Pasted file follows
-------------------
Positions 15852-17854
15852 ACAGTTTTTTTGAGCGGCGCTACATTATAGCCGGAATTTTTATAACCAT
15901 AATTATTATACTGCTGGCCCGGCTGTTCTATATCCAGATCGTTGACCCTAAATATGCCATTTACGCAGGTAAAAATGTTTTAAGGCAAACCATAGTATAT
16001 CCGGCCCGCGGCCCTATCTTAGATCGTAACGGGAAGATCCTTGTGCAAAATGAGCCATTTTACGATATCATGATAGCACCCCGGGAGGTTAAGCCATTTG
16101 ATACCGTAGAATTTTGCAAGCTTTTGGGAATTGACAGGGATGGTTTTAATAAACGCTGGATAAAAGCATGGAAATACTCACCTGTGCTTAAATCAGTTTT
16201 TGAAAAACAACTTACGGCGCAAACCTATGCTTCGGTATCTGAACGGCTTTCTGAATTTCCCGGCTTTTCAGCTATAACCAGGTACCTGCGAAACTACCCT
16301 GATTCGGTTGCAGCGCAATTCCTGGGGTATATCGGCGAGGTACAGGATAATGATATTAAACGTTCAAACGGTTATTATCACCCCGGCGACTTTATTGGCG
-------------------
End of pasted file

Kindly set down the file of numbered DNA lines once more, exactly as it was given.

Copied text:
Positions 15852-17854
15852 ACAGTTTTTTTGAGCGGCGCTACATTATAGCCGGAATTTTTATAACCAT
15901 AATTATTATACTGCTGGCCCGGCTGTTCTATATCCAGATCGTTGACCCTAAATATGCCATTTACGCAGGTAAAAATGTTTTAAGGCAAACCATAGTATAT
16001 CCGGCCCGCGGCCCTATCTTAGATCGTAACGGGAAGATCCTTGTGCAAAATGAGCCATTTTACGATATCATGATAGCACCCCGGGAGGTTAAGCCATTTG
16101 ATACCGTAGAATTTTGCAAGCTTTTGGGAATTGACAGGGATGGTTTTAATAAACGCTGGATAAAAGCATGGAAATACTCACCTGTGCTTAAATCAGTTTT
16201 TGAAAAACAACTTACGGCGCAAACCTATGCTTCGGTATCTGAACGGCTTTCTGAATTTCCCGGCTTTTCAGCTATAACCAGGTACCTGCGAAACTACCCT
16301 GATTCGGTTGCAGCGCAATTCCTGGGGTATATCGGCGAGGTACAGGATAATGATATTAAACGTTCAAACGGTTATTATCACCCCGGCGACTTTATTGGCG